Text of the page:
6) Restrain yourself - Social is a means to an end. Posting good third-party content 95% of the time allows you to use the remaining 5% of your posts for self-promotion. You have to earn the right to promote yourself overtly, but you can easily promote your product/service indirectly too. So, for example, if Virgin Air wanted to sell more flights to Las Vegas, they could spend time curating content about great events/destinations in Las Vegas. Not only does this make Virgin Air look like an authority on Vegas, but it may also make more people want to fly there. So indirectly, Virgin would be curating and selling at the same time.
 7) Add bling - Add pictures or video to every post. This will add to the engagement with your posts, as well as increase shares.
 8) Respond- This is your biggest responsibility in social, and ultimately how you win hearts and minds. There is no easy, or automated, way to do it. It’s like "hand to hand combat.”
 9) Stay positive or stay silent – While you may eventually prove your point by fighting with somebody in social, lurkers (those who just casually observe or jump in later) will be left with a bad impression of you. So use the “Amateur boxing rule” – Don’t go more than 3 rounds of comments back and forth with people in social.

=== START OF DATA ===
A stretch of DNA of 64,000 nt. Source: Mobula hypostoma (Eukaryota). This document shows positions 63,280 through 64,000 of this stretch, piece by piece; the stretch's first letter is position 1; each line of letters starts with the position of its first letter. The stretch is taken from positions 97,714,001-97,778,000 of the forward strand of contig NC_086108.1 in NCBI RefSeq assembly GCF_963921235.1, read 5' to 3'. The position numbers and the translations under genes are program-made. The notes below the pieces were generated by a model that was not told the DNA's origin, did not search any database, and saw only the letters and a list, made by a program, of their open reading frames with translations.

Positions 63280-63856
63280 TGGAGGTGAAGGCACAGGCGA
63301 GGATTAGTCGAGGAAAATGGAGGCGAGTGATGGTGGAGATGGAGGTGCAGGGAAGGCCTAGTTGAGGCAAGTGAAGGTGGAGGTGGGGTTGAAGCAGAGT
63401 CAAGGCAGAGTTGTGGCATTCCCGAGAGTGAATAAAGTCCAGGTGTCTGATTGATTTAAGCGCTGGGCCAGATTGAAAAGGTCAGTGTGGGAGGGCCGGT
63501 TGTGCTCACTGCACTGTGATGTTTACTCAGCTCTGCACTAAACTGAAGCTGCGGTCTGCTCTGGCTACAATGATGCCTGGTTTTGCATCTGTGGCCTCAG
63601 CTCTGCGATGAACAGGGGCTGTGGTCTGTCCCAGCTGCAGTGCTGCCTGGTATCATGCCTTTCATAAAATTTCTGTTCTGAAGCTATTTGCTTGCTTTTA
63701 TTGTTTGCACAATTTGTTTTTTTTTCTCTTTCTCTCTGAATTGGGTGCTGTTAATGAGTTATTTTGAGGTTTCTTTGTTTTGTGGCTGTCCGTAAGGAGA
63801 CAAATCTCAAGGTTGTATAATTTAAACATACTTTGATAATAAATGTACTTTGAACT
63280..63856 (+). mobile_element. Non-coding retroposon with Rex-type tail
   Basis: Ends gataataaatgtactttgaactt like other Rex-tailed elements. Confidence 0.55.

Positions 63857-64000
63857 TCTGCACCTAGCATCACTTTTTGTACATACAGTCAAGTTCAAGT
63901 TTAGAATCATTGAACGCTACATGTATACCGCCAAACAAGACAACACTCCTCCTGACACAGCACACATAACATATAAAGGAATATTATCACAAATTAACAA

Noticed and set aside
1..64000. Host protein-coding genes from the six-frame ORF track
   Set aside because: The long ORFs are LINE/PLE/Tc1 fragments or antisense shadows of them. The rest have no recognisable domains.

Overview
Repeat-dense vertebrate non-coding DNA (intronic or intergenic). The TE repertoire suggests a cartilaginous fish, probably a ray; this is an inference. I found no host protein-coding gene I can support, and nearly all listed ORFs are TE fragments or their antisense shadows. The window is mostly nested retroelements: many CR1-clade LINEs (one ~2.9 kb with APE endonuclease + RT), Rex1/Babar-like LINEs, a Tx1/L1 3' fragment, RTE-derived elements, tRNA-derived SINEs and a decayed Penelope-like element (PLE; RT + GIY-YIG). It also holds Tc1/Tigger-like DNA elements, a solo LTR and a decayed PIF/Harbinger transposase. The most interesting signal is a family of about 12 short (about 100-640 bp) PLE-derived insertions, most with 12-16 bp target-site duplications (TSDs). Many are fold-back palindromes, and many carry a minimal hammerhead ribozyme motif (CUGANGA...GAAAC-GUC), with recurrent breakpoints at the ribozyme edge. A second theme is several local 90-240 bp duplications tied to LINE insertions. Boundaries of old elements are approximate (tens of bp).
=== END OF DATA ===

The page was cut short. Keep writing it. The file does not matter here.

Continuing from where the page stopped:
10) Repeat - Not everyone will see your first post or scroll through your history, so don’t be afraid to repost your best stuff. CNN, ESPN, and NPR do it in traditional media, and you can do this in social too. Guy’s tweets are repeated four times every eight hours, and he doesn’t see much degradation in the clicks the second, third, and fourth time he posts. Twitter doesn’t let you repeat the exact same tweet more than once, but changing the link (i.e. using a different url shortener each time) allows you to repost without any problems. Of course, you can expect to get complaints from a vocal minority. But if you aren’t getting a few complaints, you aren't pushing social hard enough. Don't let trolls influence how you use social.

Guy also recommended several tools during his presentation:
  • Jumpcut (OS X only) -  Copy/Paste tool that allows you to store several items on your clipboard and choose from the list when you want to paste (convenient for copying/pasting photo credit, link, and snippet of text efficiently)
  • Sharaholic (Chrome plugin) - Share a webpage/link across a variety of social networks at once
  • Snapsz Pro X (OS X only) - Screenshot software
  • Buffer (Chrome plugin) - schedule social updates for Facebook, Twitter, and LinkedIn
  • Do share (Chrome plugin) - Write and schedule G+ posts
  • Nuke Comments (Chrome plugin) - Delete, report, and block someone (and their comment) in a single action on G+
Guy wrapped up his talk at the MIT Enterprise Forum with a demo of how he curates content and posts to G+. He also graciously took time to answer several questions. Overall, the event was entertaining and insightful. But while these tactics have worked well for Guy Kawasaki, we wouldn’t recommend that brands adopt all of his recommendations. What do you think about Guy’s tips? Which tactics have worked (or haven’t worked) for you and/or your brand? We’d love to hear your comments!